His Socialist party won 123 seats in early polls in April, the most of any party, but still fell far short of an absolute majority in the 350-seat assembly.
After weeks of stalled talks with different parties to get backing to be sworn in for another term, last week Sanchez upped the pressure by setting July 23rd as the date for a first confidence vote in parliament on his candidacy.
But this pressure has not had led the Socialists' desired allies, far-left party Podemos, to back down from a demand to be part of a ruling coalition, a condition Sanchez has refused.
During an interview with radio Cadena Ser, Sanchez said thatPodemos leader Pablo Iglesias has “unilaterally broken” talks as he has called for a vote by party members on that same day on whether to back the Socialists.
It is “a big smokescreen on the part of Iglesias to justify refusing my investiture”, Sanchez said.
Podemos is insisting that its members figure in the new cabinet.
Sanchez has steadfastly refused this condition although in recent days he has softened his stance, saying they could be given some junior posts. But he said Iglesias has rejected this offer.
Even if Sanchez gets the support of Podemos and all the small, regional, non-separatist parties which won representation the election, he will still fall short of an absolute majority.
That means he would lose the first investiture vote on July 23 when an absolute majority of votes in favour is needed.
But during a second vote scheduled for just two days later, he will only require a simple majority — more “yes” than “no” votes.
However in order for this to happen Sanchez would need Catalan separatist parties to abstain, a scenario which he wants to avoid at all costs.
Conservative parties routinely accuse him of being held “hostage” by the separatists.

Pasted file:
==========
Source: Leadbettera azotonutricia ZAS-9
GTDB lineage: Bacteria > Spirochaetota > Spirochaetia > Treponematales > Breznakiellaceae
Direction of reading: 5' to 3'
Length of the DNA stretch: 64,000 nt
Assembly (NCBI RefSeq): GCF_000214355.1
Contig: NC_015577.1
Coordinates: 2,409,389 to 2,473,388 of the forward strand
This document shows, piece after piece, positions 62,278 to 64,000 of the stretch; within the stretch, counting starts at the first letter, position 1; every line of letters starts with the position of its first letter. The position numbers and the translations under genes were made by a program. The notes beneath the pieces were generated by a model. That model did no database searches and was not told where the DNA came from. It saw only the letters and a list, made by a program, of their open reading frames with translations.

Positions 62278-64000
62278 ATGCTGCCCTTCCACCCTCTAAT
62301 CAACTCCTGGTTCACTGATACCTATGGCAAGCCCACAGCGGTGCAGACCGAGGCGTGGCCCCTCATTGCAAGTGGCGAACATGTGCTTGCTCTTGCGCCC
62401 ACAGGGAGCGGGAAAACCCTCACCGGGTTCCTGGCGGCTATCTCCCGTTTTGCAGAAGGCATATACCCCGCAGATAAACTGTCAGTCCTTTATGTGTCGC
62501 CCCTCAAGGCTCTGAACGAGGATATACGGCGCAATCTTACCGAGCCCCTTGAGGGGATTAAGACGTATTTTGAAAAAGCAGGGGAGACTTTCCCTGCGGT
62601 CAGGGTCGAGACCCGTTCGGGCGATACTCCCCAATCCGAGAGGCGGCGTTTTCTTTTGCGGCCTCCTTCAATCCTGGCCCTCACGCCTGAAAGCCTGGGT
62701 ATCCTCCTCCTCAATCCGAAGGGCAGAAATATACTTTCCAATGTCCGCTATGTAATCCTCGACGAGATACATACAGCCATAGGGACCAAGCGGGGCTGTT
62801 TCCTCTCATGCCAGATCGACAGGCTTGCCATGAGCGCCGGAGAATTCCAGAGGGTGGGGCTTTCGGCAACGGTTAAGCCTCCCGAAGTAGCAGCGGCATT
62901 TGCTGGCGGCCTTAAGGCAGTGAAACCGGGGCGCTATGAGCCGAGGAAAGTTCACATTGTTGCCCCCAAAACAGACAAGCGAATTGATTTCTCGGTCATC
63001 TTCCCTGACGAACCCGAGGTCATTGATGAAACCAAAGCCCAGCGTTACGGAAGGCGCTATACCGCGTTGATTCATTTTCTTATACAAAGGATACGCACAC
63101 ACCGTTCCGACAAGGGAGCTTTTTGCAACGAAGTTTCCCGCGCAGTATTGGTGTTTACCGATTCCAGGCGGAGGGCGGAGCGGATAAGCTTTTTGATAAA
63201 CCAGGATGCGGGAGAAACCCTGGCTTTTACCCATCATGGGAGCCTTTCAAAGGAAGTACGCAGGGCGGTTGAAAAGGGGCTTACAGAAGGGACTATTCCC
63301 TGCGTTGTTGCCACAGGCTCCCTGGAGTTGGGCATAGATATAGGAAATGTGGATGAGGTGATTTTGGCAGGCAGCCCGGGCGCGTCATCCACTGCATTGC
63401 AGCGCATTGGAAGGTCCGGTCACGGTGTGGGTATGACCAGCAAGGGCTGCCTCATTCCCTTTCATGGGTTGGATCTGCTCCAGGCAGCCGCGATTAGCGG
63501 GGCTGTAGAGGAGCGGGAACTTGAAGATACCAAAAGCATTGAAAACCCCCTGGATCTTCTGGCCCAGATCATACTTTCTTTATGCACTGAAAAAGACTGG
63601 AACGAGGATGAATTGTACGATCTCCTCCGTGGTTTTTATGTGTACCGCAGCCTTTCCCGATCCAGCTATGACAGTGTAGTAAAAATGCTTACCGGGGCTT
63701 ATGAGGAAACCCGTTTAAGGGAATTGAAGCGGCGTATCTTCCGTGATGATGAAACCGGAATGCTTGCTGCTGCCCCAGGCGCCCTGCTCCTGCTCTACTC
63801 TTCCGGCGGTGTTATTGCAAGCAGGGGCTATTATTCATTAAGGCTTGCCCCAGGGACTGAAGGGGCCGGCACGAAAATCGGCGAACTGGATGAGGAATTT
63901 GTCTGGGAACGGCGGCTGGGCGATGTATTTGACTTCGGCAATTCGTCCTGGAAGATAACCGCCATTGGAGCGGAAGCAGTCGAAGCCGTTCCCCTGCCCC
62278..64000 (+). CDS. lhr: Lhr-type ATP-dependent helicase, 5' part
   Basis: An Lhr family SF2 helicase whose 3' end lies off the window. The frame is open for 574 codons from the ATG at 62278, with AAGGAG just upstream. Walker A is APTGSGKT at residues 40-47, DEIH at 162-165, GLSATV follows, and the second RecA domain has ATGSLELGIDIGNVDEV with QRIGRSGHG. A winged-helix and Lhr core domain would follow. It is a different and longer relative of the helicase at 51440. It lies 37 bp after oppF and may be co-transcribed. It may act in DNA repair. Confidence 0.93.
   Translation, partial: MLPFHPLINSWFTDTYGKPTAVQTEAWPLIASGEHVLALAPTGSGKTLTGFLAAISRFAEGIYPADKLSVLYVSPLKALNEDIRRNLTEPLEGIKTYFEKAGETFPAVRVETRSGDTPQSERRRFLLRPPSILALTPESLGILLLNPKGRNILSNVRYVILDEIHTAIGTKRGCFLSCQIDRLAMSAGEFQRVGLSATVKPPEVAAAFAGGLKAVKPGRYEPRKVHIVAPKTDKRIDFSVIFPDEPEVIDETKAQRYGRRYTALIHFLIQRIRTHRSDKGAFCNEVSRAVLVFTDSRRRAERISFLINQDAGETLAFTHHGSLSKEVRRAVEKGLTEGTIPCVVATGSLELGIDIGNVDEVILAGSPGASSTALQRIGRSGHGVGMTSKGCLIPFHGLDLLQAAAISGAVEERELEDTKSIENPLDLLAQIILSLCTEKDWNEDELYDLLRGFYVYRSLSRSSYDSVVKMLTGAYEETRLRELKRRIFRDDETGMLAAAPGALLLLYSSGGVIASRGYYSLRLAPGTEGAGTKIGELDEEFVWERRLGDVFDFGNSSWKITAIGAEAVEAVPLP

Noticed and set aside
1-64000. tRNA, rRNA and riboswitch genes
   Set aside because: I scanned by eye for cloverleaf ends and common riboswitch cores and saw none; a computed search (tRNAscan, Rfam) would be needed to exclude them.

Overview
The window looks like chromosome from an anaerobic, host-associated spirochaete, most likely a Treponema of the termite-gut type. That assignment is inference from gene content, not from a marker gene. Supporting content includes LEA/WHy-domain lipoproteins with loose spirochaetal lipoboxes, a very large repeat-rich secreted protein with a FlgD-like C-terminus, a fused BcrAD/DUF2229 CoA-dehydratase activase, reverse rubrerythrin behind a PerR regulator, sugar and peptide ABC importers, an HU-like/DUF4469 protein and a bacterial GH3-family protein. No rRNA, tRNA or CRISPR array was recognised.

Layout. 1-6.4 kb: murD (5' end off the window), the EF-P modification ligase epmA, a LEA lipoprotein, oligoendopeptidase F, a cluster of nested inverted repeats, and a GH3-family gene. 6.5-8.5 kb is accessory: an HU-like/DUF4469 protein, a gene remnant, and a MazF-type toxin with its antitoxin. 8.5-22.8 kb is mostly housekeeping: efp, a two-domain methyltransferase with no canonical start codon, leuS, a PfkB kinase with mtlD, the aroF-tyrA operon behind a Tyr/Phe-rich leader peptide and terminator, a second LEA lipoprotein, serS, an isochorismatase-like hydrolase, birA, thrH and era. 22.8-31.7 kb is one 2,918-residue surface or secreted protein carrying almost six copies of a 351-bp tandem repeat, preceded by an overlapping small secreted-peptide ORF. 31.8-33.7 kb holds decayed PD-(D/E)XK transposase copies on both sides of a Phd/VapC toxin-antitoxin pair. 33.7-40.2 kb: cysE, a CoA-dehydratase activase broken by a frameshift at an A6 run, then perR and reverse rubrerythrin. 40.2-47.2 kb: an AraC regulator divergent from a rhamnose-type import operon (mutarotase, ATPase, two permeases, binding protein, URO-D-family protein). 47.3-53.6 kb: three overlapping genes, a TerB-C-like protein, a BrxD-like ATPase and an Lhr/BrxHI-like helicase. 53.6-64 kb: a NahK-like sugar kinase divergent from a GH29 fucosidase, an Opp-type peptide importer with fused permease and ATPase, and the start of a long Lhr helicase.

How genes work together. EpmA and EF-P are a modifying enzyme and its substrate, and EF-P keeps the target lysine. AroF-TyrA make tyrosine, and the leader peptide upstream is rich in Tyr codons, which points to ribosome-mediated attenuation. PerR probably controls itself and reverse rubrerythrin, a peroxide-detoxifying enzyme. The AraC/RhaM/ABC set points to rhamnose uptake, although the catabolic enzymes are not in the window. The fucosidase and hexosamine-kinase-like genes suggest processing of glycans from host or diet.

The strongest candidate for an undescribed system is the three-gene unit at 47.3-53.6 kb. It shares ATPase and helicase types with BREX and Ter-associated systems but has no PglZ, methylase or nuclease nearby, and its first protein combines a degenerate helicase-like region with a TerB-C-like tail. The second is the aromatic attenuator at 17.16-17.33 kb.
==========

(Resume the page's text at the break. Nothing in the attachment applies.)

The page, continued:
Sanchez came to power in June 2018 with the help of the separatists by ousting conservative Popular Party (PP) prime minister Mariano Rajoy in a no-confidence vote.
In a further complication, the main opposition PP and centre-right Ciudadanos have both so far refused to abstain from voting to allow Sanchez to come to power.
In 2016 many Socialist lawmakers abstained from voting to allow Rajoy to be sworn in after ten months of stalled talks on forming a new government. But Sanchez was not one of them.
If Sanchez loses the second investiture vote on July 25, a two-month period opens during which parties would have to solve the stalemate before new elections are automatically triggered.
They would be Spain's fourth general election in four years.
Teneo Intelligence analyst Antonio Barroso said that while the fear of new elections mighly ultimately lead Podemos, which has slumped in the polls, to back Sanchez, “the possibility of a repeat poll taking place in November cannot be discarded.”
Sanchez said Thursday he was not “contemplating” another election.
But he said since it is now difficult for one party to obtain a majority in Spain's increasingly fragmented parliament, the constituion should be reformed to make it easier for a party with minority support to form a government.